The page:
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Cova Scientific By Cova Scientific • October 1, 2015

Moisture Cure Adhesives

Water dropWhile most types of polymer adhesives require some amount of active participation from the end user (mixing, heating, etc.), moisture cure adhesives offer an interesting, passive cure alternative. This blog post is dedicated to explaining this particular type of cure mechanism through the scope of the two most common examples, polyurethanes and silicones.

Other cure mechanisms:


Moisture Cure Polyurethanes

First lets understand a traditional polyurethane reaction. In traditional two-part polyurethane systems, isocyanate terminated molecules are mixed with hydroxy (hydrogen bonded to oxygen) terminated molecules and the two are allowed to react (usually with help from heat or a catalyst). In this addition reaction, the isocyanate group will essentially attach directly to the oxygen in the hydroxy group, replacing the hydrogen. Assuming we combine these molecules in the correct ratio, the final reaction product will be a solid polymer material.

A moisture cure reaction is actually very similar. Water has the molecular formula H20, which means water has two hydrogen bonded to a single oxygen molecule. Just like in the reaction described above, each of these hydrogens is a potential reaction site for an isocyanate group. In this way, two isocyanate terminated molecules can basically be bridged together by a single water molecule and as they bridge together they will form a polymer structure. What makes moisture cure systems so useful, however, is that this reaction can proceed from water vapor in the air. As a result, no mixing is required. Simply apply the one-part liquid system and let the reaction proceed.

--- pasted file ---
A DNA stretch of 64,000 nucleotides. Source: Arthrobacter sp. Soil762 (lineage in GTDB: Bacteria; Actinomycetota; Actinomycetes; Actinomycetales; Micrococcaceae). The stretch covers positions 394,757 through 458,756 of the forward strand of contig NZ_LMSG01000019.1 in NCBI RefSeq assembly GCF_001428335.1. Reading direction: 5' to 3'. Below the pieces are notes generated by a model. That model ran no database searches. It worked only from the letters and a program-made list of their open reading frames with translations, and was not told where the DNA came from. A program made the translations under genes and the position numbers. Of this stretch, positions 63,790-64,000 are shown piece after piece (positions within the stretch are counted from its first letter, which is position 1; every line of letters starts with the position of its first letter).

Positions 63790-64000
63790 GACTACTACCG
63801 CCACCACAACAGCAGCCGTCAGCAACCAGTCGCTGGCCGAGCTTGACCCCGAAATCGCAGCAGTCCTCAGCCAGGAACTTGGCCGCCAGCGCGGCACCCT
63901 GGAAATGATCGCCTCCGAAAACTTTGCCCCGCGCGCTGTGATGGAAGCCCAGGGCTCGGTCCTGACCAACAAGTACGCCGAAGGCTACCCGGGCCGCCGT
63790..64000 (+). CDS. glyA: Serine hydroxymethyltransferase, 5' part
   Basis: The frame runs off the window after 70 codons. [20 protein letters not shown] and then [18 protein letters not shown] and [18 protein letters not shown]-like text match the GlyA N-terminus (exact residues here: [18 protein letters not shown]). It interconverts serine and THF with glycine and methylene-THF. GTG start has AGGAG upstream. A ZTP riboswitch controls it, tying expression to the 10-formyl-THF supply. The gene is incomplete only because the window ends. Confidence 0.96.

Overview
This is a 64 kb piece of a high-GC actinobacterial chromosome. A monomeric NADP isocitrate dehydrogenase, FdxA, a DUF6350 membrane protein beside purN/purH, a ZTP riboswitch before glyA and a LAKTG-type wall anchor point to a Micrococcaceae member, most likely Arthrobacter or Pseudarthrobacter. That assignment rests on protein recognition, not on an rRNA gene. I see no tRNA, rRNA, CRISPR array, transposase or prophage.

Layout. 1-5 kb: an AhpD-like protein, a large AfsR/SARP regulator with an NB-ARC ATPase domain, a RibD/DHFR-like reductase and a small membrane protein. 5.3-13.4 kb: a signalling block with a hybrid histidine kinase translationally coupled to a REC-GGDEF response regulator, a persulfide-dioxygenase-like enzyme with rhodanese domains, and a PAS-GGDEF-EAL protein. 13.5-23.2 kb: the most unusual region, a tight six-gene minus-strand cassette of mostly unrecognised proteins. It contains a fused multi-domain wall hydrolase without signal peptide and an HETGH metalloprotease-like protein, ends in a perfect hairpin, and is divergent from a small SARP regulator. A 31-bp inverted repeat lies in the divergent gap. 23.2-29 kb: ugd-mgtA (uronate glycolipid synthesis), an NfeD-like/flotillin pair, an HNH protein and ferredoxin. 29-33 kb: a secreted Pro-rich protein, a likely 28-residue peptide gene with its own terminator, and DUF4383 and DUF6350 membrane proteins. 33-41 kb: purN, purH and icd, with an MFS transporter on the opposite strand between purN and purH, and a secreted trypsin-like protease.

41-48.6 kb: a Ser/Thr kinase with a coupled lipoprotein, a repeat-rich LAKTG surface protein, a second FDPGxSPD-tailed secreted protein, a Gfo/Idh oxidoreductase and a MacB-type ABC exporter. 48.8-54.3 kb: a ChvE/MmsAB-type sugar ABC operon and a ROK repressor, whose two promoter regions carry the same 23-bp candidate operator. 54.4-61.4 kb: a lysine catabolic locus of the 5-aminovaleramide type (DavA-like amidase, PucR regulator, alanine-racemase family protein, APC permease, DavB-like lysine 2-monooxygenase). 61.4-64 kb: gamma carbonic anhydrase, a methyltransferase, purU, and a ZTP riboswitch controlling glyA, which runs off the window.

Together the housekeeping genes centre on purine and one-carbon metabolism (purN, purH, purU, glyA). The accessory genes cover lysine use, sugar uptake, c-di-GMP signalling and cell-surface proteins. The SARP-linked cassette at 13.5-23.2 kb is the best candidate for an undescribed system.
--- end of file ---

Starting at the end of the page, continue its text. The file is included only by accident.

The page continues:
It should be noted, however, that moisture cure systems have their limitations. Because they rely on airborne water vapor in order to cure, they won't full cure in sections too deep. Curing sections deeper than a 10mm will result in an incomplete cure in the section farthest from the surface.

Condensation Cure Silicones

The condensation polymerization of silicones is also facilitated by airborne water vapor, however, the actual reaction mechanism and reaction products are slightly different. The biggest difference by far is that these types of condensation reactions can have nasty reaction by-products (acetic acid, ketoxime, methanol, acetone). These by-products can damage or impair electronics or other types of sensitive bonded components. For this reason, condensation cure silicones are generally not used in electronic applications.

However, similar to the polyurethane reaction described above, condensation cure silicones do not require mixing and can be applied as a one-component material. These systems are also limited by depth and will have an incomplete cure in sections deeper than 10mm.